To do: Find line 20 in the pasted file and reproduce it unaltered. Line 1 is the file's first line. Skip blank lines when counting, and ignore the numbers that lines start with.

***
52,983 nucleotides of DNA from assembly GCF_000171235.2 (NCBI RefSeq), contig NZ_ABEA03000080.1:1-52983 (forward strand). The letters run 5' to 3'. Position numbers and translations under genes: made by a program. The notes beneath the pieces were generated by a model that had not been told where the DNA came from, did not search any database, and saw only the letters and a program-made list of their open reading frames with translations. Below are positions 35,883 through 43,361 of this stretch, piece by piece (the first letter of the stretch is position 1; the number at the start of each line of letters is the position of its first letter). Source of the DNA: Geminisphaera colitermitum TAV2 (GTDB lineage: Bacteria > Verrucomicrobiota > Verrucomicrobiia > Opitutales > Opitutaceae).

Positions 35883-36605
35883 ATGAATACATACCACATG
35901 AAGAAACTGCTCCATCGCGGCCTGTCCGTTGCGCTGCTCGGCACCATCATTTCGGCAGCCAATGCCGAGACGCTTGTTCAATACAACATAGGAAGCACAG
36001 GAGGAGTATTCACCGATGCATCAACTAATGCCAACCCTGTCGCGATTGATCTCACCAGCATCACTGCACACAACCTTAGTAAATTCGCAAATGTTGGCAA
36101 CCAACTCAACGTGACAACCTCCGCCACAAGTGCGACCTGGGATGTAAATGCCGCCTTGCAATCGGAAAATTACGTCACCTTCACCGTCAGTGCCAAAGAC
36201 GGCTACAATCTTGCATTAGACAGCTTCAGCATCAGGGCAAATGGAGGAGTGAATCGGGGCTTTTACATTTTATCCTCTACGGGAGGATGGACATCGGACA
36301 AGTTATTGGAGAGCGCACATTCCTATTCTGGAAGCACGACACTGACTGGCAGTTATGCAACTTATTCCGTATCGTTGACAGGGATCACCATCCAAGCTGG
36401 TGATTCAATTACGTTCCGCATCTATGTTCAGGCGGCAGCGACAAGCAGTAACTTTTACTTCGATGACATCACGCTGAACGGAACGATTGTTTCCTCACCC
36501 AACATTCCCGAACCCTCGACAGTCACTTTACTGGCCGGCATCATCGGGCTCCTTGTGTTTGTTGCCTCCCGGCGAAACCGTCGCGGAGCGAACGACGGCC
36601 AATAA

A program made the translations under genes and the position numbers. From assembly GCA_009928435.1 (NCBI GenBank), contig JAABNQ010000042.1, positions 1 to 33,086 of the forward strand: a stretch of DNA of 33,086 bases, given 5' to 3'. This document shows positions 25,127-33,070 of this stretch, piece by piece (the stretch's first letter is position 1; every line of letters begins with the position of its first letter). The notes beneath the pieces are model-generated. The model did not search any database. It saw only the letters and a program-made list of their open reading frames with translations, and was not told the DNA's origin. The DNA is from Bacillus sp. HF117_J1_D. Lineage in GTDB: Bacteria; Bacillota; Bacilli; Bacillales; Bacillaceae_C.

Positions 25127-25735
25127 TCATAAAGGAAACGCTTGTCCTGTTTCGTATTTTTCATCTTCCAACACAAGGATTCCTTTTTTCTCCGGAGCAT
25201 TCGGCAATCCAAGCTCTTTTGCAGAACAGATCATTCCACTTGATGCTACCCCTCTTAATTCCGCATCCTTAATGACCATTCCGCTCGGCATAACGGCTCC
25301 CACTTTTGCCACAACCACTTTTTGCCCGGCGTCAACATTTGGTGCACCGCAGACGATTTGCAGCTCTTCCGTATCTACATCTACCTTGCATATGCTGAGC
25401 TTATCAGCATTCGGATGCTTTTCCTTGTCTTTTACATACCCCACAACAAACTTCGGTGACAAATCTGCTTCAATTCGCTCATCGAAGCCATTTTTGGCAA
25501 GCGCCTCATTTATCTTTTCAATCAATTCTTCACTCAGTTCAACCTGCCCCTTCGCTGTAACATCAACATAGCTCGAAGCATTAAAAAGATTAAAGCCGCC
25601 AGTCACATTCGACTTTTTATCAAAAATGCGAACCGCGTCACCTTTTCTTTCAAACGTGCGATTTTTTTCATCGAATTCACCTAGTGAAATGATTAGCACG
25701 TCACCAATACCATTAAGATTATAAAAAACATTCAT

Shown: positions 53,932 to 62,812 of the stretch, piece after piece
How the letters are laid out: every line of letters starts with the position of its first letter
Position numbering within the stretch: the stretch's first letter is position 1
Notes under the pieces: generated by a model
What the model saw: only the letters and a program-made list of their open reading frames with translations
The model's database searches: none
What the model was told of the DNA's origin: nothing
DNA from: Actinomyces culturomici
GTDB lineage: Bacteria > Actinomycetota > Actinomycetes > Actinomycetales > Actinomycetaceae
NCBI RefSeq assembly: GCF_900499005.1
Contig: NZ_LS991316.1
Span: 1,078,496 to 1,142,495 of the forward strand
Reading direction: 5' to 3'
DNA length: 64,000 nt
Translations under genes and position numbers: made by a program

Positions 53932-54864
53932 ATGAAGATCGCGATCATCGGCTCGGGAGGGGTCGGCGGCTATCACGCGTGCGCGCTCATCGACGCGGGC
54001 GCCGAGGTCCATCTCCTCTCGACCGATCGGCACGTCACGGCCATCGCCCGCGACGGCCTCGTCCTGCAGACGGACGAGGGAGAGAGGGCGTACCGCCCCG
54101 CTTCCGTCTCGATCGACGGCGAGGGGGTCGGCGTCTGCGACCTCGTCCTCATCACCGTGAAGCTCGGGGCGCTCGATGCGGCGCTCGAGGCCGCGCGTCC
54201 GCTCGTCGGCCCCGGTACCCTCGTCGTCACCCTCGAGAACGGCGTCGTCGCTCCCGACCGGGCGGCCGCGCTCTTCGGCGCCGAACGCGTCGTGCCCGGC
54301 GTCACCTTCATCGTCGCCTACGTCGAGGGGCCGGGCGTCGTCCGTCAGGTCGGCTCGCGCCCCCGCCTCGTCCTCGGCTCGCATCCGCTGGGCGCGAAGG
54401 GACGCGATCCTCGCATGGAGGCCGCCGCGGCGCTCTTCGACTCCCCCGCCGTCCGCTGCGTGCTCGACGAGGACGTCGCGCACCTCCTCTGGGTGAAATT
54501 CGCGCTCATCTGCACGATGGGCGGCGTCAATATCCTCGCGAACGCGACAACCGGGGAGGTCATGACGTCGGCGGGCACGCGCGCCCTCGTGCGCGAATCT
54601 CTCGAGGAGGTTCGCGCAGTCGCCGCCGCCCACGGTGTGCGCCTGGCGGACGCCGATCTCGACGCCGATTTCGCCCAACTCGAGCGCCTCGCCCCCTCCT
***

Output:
25701 TCACCAATACCATTAAGATTATAAAAAACATTCAT